Chris Lange, FISM News
A New York City Department of Correction official said that he is committed to improving conditions in the city’s jails in testimony before a federal judge Tuesday. Following years of failed attempts to reform conditions at the sprawling and troubled jail complex, the U.S. Attorneys’ office said it is giving “serious consideration” to seeking federal receivership of New York City jails to address the “ongoing, daily constitutional injury to the inmates,” ABC reported.
Rikers has a long history of inmate violence and staffing issues. Fifteen inmates at the deteriorating facility died in custody last year, and three inmate deaths have occurred so far in 2022. Sixty stabbings were reported in March alone.
Damien Williams, the U.S. attorney for the Southern District of New York, raised the possibility of a federal takeover of the city’s jails, citing alarm over the level of violence, particularly at Rikers.
“The jails are in a state of crisis, inmates and staff are being seriously injured, and action is desperately needed now,” Williams said in a letter to the court, the New York Post reported.
“Based on our experience over the last six years and the sustained non-compliance with key Consent Judgment provisions and the three subsequent Remedial Orders entered by this Court, our Office is very concerned about whether the Department and City have the ability, expertise, and will to swiftly make the changes necessary to bring true reform to this deeply troubled agency.”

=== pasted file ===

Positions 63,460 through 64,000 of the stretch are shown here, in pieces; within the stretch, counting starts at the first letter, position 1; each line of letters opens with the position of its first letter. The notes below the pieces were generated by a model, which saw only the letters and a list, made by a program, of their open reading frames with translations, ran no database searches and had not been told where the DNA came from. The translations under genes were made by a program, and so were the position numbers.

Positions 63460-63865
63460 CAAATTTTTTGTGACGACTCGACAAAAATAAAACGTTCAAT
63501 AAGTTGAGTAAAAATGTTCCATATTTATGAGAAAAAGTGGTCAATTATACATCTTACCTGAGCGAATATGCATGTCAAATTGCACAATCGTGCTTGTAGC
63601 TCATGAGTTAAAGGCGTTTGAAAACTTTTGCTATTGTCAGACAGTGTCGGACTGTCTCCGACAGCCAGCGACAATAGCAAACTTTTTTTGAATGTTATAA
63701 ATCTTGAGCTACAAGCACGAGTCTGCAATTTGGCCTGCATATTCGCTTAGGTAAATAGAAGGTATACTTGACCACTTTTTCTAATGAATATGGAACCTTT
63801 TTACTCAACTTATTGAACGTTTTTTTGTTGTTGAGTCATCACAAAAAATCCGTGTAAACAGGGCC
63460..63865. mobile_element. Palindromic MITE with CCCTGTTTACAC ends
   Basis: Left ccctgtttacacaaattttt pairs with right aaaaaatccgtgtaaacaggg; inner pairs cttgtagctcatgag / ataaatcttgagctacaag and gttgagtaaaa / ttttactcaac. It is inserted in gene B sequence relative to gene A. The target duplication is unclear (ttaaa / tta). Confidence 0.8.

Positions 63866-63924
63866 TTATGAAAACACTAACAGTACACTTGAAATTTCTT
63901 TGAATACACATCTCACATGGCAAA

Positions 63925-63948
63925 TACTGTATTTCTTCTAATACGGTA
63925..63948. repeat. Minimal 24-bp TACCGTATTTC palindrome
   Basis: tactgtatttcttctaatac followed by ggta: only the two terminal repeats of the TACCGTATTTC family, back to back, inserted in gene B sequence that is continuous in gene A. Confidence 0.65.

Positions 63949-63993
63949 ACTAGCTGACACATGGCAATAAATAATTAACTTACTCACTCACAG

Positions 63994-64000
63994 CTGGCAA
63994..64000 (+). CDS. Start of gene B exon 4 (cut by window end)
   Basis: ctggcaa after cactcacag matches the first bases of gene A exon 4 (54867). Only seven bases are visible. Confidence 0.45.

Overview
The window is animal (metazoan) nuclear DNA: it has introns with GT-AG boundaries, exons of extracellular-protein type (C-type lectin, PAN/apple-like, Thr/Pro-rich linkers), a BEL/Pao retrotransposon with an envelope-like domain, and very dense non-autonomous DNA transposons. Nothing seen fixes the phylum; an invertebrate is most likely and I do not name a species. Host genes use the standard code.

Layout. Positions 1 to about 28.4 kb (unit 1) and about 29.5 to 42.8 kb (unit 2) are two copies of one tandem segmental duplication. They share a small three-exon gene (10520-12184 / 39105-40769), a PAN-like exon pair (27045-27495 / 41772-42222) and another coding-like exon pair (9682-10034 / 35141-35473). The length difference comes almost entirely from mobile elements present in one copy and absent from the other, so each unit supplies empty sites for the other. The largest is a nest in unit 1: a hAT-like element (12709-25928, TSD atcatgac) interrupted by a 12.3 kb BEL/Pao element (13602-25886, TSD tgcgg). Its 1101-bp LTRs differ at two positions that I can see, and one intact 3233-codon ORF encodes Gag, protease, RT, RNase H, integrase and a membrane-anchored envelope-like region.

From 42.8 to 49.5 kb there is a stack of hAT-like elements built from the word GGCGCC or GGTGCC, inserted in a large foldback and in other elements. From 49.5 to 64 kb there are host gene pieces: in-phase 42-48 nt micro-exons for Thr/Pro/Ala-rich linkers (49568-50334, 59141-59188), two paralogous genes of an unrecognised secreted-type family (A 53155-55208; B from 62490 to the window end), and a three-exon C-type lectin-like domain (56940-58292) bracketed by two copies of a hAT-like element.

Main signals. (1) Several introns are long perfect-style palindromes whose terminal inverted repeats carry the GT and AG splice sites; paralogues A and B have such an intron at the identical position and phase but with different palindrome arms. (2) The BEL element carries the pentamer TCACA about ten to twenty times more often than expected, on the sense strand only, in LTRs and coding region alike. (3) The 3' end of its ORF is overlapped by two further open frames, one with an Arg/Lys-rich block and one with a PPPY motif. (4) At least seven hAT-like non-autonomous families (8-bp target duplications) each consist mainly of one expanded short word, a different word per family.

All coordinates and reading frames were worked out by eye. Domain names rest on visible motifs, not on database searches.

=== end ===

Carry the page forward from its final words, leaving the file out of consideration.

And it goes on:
Manhattan Federal court Chief Judge Laura Taylor required New York City’s Department of Correction Commissioner Louis Molina to attend the remote hearing, during which she told him she expects an “action plan” to implement significant changes in the jail system.
“I expect real progress,” Swain warned Molina at the end of Tuesday’s hearing.
The city and Rikers Island federal monitor Steven Martin, who was appointed by Twain in 2016, are tasked with creating the plan, for which Taylor has given a May 17 deadline. The proposal will be addressed at a court hearing scheduled for the following week.
Martin and the city have already drawn up several similar plans since 2016, but none have produced any significant improvements to conditions at Rikers, which is still rocked by violence, untenable living conditions, and staffing problems, according to federal prosecutors.
Tuesday’s hearing also included testimony by lawyers for the city, the Department of Justice, and the city, and an attorney for plaintiffs in a class-action suit filed more than a decade ago over conditions at the jail complex.
Molina said he inherited an agency and jail complex plagued by a multitude of issues resulting from decisions made by former Mayor Bill DeBlasio’s administration. Molina accused the administration of diverting resources away from Rikers in a politically-motivated attempt to shut it down. The commissioner went on to assure Swain that he is committed to working with Martin to address the jail’s problems.
“The monitor and I are aligned,” Molina told the judge, adding, “We have not passed the point of no return.”
Mary Lynne Werlwas, who represents the plaintiffs in the class-action suit, expressed skepticism about Molina’s assurances to the court.
“What has transpired in 2022 alone seriously constrains the reasonableness of optimism,” Werlwas said, adding that actions taken by the city to date have been “too little, too late.”